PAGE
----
High Court's Slide to the Right
Set for argument later this month, Tennessee death-penalty case called `bellwether'
WASHINGTON — SOME approaching Supreme Court decisions are likely to provide bellwether signs for how much further the court's rightward shift during the past three years will go. The character of President Bush's legacy in the federal courts has not yet become clear.
His only appointment to the Supreme Court, Justice David Souter, has not yet made an identifiable mark on the court. Major court decisions in recent months have jogged both to right and left on matters from the rights of the accused to workplace discrimination.
But the overall drift of the court, to most court-watchers, is at the least to consolidate the sharp rightward shift that began at the end of the Reagan presidency.
Deep conservative roots
Perhaps the most-watched Supreme Court decision this session in the criminal law field is a Tennessee capital-punishment case in which the court will rule on whether to admit emotional evidence of the impact on the surviving victims of the crime.
``This is a bellwether for us whether the court is going to take another lurch in the conservative direction,'' says Vivian Berger, general counsel to the American Civil Liberties Union and vice dean at Columbia Law School. The deep conservative roots - nurtured through the Republican hold on the presidency - is apparent throughout the federal courts.
By the end of Mr. Bush's first term, says Sheldon Goldman, a political scientist at the University of Massachusetts who tracks judicial appointments, two-thirds of those on the federal bench will be Reagan or Bush appointees. At least 20 percent will be Bush appointees, and only about 25 percent will be Democrats. ``So Democrats, and particularly liberal Democrats, are becoming an endangered species'' in the courts, says Professor Goldman.
The Bush nominations to judgeships are considered very similar to Reagan's. But the Bush administration has managed to appoint judges with little of the political controversy of some Reagan appointments.
The first judicial appointment that Bush stands a significant chance of losing in a Senate confirmation vote is that of Kenneth L. Ryskamp, a federal trial judge in Miami appointed by Bush to the 11th Circuit Court of Appeals.
The Senate Judiciary Committee will probably vote on Judge Ryskamp's confirmation next Thursday. Many of the committee's Democratic members are concerned about the judge's attitudes on civil rights, such as his membership in a country club that has no black members and allegedly discriminates against Jews. If the committee recommends confirmation, it will go to the full Senate for a vote.
Contrary to the Reagan style, Bush has not publicly lobbied for Ryskamp and made his confirmation a partisan, symbolic issue.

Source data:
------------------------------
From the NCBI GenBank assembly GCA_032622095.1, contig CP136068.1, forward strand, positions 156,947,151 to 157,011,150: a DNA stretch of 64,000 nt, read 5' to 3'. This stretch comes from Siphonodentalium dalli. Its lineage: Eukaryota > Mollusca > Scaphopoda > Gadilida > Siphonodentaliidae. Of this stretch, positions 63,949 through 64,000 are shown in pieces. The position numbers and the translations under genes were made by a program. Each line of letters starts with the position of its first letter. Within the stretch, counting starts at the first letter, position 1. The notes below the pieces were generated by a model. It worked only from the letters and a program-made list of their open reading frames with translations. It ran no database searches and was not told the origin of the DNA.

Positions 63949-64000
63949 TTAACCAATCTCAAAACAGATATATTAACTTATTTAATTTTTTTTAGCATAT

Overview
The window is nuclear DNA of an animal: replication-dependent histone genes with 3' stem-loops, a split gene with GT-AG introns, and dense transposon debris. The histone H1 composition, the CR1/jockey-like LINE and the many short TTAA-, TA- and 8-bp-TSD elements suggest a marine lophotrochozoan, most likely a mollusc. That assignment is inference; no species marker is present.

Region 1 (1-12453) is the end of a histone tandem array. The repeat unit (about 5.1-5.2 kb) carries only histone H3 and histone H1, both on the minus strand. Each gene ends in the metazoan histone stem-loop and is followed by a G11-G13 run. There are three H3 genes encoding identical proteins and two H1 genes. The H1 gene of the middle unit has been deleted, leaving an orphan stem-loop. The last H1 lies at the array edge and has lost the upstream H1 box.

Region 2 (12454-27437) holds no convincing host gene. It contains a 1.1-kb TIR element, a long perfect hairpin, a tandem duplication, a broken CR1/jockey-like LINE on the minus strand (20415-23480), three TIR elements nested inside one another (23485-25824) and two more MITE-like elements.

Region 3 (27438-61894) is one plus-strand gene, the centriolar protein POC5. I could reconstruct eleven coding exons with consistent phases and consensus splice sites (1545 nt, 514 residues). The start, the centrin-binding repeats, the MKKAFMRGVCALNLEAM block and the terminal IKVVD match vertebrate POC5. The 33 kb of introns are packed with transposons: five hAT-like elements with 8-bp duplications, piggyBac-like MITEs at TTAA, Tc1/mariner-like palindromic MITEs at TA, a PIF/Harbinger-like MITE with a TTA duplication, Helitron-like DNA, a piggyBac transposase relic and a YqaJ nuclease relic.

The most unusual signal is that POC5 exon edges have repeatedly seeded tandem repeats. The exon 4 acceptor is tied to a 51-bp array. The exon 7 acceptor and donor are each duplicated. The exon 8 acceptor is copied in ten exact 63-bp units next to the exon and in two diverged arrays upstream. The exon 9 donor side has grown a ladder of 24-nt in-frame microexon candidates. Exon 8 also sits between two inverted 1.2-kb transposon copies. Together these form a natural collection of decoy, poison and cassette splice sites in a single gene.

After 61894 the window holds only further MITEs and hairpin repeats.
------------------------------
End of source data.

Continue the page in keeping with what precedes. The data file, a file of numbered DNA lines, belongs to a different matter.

``That doesn't mean the Bush administration is slinking into a corner,'' says Goldman. Bush currently has about 120 judicial vacancies to fill. ``They are moving with all deliberate speed because they realize what a legacy it's going to be.''
The shift on the Supreme Court that occurred most dramatically and across a broad front in 1988 and 1989 was basically a one toward deferring to government power and away from expansive individual rights and protections.
The central theme since then, says University of Southern California law professor Erwin Chemerinsky, is ``The government wins.''
The court surprised many in December when it gave an expansive reading of a defendant's ``Miranda'' rights in providing evidence to police.
But last week, the court broke further conservative ground in Fulminante vs. Arizona, in ruling that a coerced or induced confession does not necessarily require an automatic reversal of a conviction.
A more significant decision is expected soon in Bostick vs. Florida. Police stopped a Greyhound bus in Fort Lauderdale, Fla., and went down the aisle asking to search bags. They found drugs in the defendant's duffel bag. The issue is whether the police, who had no reason to suspect any individual on the bus, conducted their search in a free encounter the defendant could have reasonably refused.
``It's a very intimidating procedure,'' says Yale Kamisar, a criminal law specialist at the University of Michigan. ``Twenty years ago, nobody would have tried that case.''
The ACLU is more concerned about the practical impact of the victim-impact case the court will hear later this month.
``Where we are in great danger is in the Payne case,'' says Professor Berger. In Payne vs. Tennessee, a young black man murdered a white mother and her toddler, severely injuring a second child. The trial court admitted emotional testimony by the surviving child and its grandmother about the pain of losing the mother.
The court ruled against allowing victim-impact testimony in capital cases in 1987. But this time, the case ``stands in a very unfavorable posture for us,'' says Berger. If the court allows such testimony, it will almost certainly become routine, she says, especially to heighten the emotional charge in black-on-white crimes.